Abdominal Exercises

For many people, abdominal exercises can easily be performed from bed. However, if you typically tuck your feet underneath the couch while working your abs, it may be difficult to perform these exercises with a broken ankle. Begin by performing 10 to 20 traditional crunches. Then, modify the crunches to work your oblique muscles. With your hands behind your head, bring your elbow to the opposite knee every time you crunch forward. Slide your hands underneath your buttocks and extend your legs straight on the bed. Use your abdominal muscles to lift your uninjured leg toward the ceiling. Hold for two to three seconds and then slowly lower back to the bed. Repeat 10 times.

Arm and Shoulder Exercises

Lying on your back, extend one arm toward the ceiling with the fingers pointed. Slowly draw 10 small circles in the air in a clockwise direction and then 10 small circles in a counterclockwise direction. Then, draw 10 large circles in a clockwise and counterclockwise direction. Repeat with the other arm. If you are only recovering from a broken ankle, you should be able to perform simple arm exercises with light weights from bed. Exercise ideas include overhead triceps extensions, shoulder presses, chest presses and bicep curls.

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For the next article in the series: click here >>What is Cuboid Syndrome?

4 Things Young, Active Guys Do That Ruin Their Joints

It used to be that joint problems were something only older guys had to worry about.

But today orthopedic surgeons are seeing people in their 40s or younger for joint replacements. In fact, data from the National Center for Health Statistics finds the number of hip replacements has more than doubled in a 10-year span, skyrocketing by 205 percent in people ages 45 to 54.

Surgeons attribute the rise to people wanting to stay active as they age.

Today’s implants also last longer than they once did, so joint replacements are now an option at a younger age, since physicians aren’t as worried about having to replace them.

But while the surgeries are effective, we’d all prefer to skip a trip to the hospital, right?

Here, the top mistakes we all make when it comes to our joints and how to stay out of harm’s way.

You’re Only a Runner

Many patients seeking joint replacement are in good cardiovascular health, but not necessarily good physical health.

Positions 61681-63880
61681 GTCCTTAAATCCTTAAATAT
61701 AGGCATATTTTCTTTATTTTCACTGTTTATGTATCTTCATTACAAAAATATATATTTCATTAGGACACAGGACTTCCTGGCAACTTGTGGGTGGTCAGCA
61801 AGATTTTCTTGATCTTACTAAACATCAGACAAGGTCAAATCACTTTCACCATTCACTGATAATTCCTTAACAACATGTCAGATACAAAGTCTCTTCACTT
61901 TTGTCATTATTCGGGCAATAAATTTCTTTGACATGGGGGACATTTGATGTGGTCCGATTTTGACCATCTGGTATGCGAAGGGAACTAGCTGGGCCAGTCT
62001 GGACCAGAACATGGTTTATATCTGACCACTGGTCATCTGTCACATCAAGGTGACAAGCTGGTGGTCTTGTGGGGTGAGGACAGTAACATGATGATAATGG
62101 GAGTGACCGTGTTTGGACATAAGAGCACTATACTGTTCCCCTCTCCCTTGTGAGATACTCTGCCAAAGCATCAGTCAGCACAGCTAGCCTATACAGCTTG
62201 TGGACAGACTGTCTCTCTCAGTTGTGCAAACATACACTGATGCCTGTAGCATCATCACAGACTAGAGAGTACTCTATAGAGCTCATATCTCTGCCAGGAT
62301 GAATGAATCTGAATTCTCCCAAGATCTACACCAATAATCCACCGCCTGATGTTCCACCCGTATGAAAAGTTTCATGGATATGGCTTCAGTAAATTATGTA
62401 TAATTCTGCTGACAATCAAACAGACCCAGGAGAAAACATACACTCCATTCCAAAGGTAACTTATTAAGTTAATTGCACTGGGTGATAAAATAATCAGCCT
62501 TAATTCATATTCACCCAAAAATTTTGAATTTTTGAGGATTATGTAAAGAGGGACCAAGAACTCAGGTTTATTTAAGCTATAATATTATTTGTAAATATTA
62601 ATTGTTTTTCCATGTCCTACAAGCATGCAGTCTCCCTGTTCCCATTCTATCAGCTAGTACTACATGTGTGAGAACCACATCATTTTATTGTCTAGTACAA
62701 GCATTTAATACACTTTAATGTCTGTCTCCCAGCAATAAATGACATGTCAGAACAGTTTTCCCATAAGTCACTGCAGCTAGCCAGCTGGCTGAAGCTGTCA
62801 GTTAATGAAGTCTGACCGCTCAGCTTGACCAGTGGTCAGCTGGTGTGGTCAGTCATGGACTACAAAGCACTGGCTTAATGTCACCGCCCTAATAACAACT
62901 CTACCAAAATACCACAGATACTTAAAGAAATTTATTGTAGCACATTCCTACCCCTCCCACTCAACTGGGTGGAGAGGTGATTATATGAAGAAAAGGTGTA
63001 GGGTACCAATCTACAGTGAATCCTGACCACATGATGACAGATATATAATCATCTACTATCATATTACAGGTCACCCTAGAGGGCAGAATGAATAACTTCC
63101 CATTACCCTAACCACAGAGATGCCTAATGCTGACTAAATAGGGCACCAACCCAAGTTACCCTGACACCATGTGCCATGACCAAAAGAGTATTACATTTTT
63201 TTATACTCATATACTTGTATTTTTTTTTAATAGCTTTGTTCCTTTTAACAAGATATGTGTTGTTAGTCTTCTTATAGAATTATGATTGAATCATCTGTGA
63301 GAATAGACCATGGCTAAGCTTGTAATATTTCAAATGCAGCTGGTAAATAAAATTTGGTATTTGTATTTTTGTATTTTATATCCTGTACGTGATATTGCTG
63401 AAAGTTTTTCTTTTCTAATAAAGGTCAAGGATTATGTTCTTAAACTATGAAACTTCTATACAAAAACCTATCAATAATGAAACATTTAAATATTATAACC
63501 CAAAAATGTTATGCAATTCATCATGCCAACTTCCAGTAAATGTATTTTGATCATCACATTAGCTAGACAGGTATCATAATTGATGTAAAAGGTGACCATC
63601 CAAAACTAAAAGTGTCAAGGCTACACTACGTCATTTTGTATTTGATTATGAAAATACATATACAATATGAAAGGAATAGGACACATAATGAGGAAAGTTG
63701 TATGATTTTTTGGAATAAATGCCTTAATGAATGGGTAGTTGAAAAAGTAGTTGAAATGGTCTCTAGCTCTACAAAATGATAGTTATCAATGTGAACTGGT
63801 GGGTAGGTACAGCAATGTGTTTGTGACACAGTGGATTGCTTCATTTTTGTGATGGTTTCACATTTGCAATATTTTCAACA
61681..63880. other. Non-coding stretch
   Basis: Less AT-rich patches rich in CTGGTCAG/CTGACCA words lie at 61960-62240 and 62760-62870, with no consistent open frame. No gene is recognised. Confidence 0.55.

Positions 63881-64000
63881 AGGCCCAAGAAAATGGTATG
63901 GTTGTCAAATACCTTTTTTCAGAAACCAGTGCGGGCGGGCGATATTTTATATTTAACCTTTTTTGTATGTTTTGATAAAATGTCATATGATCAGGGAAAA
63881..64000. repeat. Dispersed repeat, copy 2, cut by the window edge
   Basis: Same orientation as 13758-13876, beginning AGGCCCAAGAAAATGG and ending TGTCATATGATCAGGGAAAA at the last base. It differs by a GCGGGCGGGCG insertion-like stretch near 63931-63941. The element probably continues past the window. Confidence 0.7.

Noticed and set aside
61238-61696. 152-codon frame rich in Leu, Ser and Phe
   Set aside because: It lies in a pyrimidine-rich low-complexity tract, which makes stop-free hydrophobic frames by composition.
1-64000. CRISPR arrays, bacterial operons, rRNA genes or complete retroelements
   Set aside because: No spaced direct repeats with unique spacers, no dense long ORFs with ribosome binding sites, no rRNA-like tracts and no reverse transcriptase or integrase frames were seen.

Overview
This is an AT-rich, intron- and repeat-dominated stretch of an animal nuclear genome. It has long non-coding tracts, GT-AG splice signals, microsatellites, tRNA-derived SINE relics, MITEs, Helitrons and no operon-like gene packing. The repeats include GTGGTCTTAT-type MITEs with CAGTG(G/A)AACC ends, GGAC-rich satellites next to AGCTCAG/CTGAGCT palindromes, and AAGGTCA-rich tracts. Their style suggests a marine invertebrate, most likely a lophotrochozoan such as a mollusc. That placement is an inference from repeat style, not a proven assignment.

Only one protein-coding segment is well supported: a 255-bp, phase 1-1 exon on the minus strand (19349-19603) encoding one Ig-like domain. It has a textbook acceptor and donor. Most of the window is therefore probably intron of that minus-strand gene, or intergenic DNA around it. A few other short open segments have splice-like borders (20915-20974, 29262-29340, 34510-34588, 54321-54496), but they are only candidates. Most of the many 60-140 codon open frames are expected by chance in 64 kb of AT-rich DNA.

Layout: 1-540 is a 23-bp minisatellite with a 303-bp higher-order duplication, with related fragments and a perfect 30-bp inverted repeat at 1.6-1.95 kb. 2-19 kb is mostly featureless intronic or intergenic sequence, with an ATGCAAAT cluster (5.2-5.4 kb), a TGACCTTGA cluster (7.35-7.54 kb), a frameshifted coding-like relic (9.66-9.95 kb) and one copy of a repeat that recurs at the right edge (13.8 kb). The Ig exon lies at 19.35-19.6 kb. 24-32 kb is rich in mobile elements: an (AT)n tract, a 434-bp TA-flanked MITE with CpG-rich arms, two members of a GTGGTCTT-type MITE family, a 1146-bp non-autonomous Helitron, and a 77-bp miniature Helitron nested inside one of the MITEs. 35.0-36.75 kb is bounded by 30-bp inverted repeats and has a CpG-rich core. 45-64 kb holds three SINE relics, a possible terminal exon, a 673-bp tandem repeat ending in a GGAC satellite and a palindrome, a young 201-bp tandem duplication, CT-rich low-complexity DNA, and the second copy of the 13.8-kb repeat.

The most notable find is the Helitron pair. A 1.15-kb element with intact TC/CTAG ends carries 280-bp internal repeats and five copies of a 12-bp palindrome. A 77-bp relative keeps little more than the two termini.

If you only run, you might have imbalances when it comes to muscle strength and flexibility. And this, paired with repetitive trauma over time, could lead to arthritis, causing your joints to wear away. It’s important to cross-train.

Giving certain muscle groups (like the ones you use on long, slow jogs) a break once or twice a week while activating new muscles (like the ones you might use sprinting) can fend off injury.

You Let Your Weight Go

When you run, your knee joints carry 7 to 9 times your body weight. While your body can handle this, some research suggests that runners aren’t at an increased risk for issues like osteoarthritis, so it’s important to keep the scale in check.

From a biomechanical standpoint, increased weight is a lot of stress. Overweight people are at a 40 percent or higher increased risk of a knee replacement down the line compared to those at normal weights. The link was even stronger in younger people.

You Skip Stretching

The key to joint health is achieving a good balance between strength and flexibility. As you get older, you need to spend as much time, if not more time, stretching than strengthening. Why? Because the more candles on the birthday cake, the less flexible your muscles become, and flexible muscles help keep joints mobile.

You Push Your Flexibility Too Far

Intense workouts like mud runs aren’t the only way to injure your joints. While exercises like yoga are great ways to boost flexibility and strength, anything extreme when it comes to range of motion—like reaching for that pose your body’s not quite ready for—can put you at risk for a joint injury.

When you create range of motion extremes, you can create bony spurs (projections along a bone’s edges) that may predispose you to arthritis. Your best bet isn’t to skip yoga but rather to stick with the modifications that work for you. And give yourself time before trying anything you might not be ready for.

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7 Things To Do For Stronger Knees

Stretch your IT band. Spending some time stretching and warming up your IT band before diving into a strenuous activity is a good way to keep your knees strong. It is the area of thicker tissue that runs from the outside of the pelvis to the outside of the knee. The IT band helps to stabilize the knee during physical activity.

1. Stand with your left foot crossed over your right and stretch your arms above your head. Lean your upper body as far as you can to the left without bending your knees. Repeat with your right foot crossed over your left, leaning your upper body to the right.
2. Sit on the floor with your legs stretched in front of you. Cross one over the other and pull your knee as close as you can toward your chest, holding it in place for a few seconds. Repeat with your other leg.
3. Ball-squeeze squat: Place a ball between your thighs and squeeze. Slowly squat down until your knees are bent 90 degrees or as low as you can. Do three sets of 10 reps.